March 30, 2011 — An interdisciplinary team of University of Virginia researchers has been awarded a shot at a $25 million prize to develop a nonsurgical method for sterilizing cats and dogs.
Comparable to the widely publicized "X Prizes," which encourage scientists to develop innovative solutions to global challenges, the Found Animals Foundation's Michelson Prize in Reproductive Biology seeks "a low-cost, nonsurgical method … to sterilize large populations of cats and dogs and reduce the number of homeless and unwanted animals that are killed each year in shelters."
U.Va. cell biologist John C. Herr and biomedical engineers Kimberly A. Kelly and Brent A. French say they are up to the challenge. They make up one of the 12 teams internationally thus far to have been approved for a Michelson Grant, a steppingstone to the prize designed to foster promising research in this area.
As part of the first phase of the grant, Found Animals Foundation has awarded $200,000 to the U.Va. team. If the project's first-year milestones are met, the investigators may receive additional funding from the foundation to advance their research toward a sterilant product.
"In addition to developing the Michelson Prize, which will be awarded to the team with a viable single-dose treatment for sterilizing dogs and cats, Found Animals Foundation wanted to assist researchers in developing their lead ideas through a highly competitive grant program," said Dr. Shirley D. Johnston, director of scientific research at Found Animals Foundation. "As a recipient of one of these grants, the University of Virginia team joins an elite group of researchers focused on this important goal."
The U.Va. researchers' approach is unique in that it targets immature egg cells, called oocytes, before they mature into eggs that can be fertilized. Specifically, the researchers will use tiny viruses, or phages, to identify a biomarker for these cells and then develop a drug that targets only those cells.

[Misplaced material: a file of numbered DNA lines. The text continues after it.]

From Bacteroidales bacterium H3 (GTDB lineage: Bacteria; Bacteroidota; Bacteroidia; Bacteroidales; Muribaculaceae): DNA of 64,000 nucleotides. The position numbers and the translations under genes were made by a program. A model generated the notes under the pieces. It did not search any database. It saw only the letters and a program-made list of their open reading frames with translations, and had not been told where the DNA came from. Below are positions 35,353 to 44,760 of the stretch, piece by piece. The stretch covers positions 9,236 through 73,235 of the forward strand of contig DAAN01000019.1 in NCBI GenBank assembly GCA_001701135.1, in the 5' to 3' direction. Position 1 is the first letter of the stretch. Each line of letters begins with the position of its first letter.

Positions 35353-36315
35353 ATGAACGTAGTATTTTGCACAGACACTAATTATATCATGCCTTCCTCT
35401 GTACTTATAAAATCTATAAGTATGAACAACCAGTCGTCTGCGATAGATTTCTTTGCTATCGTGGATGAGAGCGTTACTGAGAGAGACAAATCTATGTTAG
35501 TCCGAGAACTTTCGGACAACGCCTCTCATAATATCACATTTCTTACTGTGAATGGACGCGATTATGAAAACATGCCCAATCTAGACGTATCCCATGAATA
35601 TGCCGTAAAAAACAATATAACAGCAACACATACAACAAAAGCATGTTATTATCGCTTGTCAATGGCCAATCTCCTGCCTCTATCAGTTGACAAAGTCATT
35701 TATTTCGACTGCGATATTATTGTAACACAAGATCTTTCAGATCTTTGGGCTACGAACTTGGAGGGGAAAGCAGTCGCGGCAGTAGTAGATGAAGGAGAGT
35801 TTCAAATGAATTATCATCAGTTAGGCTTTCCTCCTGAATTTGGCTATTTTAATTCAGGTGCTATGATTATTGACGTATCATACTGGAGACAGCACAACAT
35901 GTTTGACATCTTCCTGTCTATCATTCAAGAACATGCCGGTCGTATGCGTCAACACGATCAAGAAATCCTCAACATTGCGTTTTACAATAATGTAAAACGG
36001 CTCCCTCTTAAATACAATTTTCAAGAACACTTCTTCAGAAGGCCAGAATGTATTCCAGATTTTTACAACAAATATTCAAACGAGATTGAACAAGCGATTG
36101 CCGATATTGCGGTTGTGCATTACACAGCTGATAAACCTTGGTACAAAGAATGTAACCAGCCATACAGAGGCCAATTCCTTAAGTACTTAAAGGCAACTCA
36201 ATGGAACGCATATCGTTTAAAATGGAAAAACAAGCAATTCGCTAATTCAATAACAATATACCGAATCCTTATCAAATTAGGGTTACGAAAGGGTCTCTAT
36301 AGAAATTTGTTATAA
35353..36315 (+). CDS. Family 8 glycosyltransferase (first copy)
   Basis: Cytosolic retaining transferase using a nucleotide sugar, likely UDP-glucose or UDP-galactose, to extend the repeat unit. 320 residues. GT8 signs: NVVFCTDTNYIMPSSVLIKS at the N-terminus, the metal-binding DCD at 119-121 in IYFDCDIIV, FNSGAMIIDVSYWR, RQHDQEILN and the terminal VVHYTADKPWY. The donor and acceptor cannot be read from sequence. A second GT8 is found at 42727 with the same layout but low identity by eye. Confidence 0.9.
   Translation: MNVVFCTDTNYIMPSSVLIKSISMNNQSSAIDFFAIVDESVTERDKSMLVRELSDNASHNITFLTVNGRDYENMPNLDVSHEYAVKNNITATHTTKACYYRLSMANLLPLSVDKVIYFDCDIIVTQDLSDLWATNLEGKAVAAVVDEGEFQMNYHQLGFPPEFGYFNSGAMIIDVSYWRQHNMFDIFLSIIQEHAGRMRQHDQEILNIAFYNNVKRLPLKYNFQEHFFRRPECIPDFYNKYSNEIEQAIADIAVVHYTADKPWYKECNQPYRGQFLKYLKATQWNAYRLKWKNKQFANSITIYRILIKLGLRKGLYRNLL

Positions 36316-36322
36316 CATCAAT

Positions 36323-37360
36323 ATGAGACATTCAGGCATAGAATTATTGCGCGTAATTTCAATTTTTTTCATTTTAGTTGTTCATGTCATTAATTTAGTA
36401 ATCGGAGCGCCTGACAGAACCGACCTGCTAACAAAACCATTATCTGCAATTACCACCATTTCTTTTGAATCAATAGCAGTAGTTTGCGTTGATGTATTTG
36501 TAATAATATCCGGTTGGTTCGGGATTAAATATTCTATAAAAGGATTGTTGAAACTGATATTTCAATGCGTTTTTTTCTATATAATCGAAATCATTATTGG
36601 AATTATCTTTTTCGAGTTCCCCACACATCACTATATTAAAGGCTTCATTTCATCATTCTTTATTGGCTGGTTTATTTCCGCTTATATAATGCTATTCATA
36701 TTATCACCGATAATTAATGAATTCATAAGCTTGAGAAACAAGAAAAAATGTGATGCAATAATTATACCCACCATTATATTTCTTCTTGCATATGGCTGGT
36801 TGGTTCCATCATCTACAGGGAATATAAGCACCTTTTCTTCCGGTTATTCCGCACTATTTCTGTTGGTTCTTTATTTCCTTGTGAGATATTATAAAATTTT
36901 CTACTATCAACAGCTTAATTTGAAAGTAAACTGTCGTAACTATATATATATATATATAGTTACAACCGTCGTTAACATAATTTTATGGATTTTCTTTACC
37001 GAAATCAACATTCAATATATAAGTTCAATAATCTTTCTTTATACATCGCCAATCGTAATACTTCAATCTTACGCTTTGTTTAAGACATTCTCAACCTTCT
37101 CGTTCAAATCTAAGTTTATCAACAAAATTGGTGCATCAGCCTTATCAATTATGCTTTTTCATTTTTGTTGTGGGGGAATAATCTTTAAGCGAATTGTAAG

"The challenge laid out in the Michelson Prize, to develop a single-dose sterilant for dogs and cats, is quite daunting from a technical viewpoint," said Herr, director of U.Va.'s Center for Research in Contraceptive and Reproductive Health and principal investigator on the project. "In our efforts to create a drug that is highly selective in its mechanism of action, to ensure both safety and efficacy in these animals, the U.Va. team has envisioned an entirely new class of biotherapeutic molecules."
This new class of biological drugs, which the researchers have termed "oolysins," may one day have implications for human fertility and contraceptive development.
"This project is a terrific example of the exciting, cross-disciplinary translational research now under way at the University of Virginia," said Miette H. Michie, interim executive director and CEO of the U.Va. Patent Foundation. "Researchers like Drs. Herr, Kelly and French are constantly pushing the traditional boundaries of their disciplines and developing innovations with great impact beyond the lab."
According to Found Animals Foundation, 6 million to 8 million cats and dogs enter U.S. shelters each year, and about half are euthanized. While animal sterilization has long been recognized as an integral solution to the problem of overpopulation, standard surgical techniques of spaying and neutering are impeded by obstacles such as high costs and the need for trained veterinary surgeons and appropriate facilities.
Senior Manager of Marketing & Communications U.Va. Innovation
March 30, 2011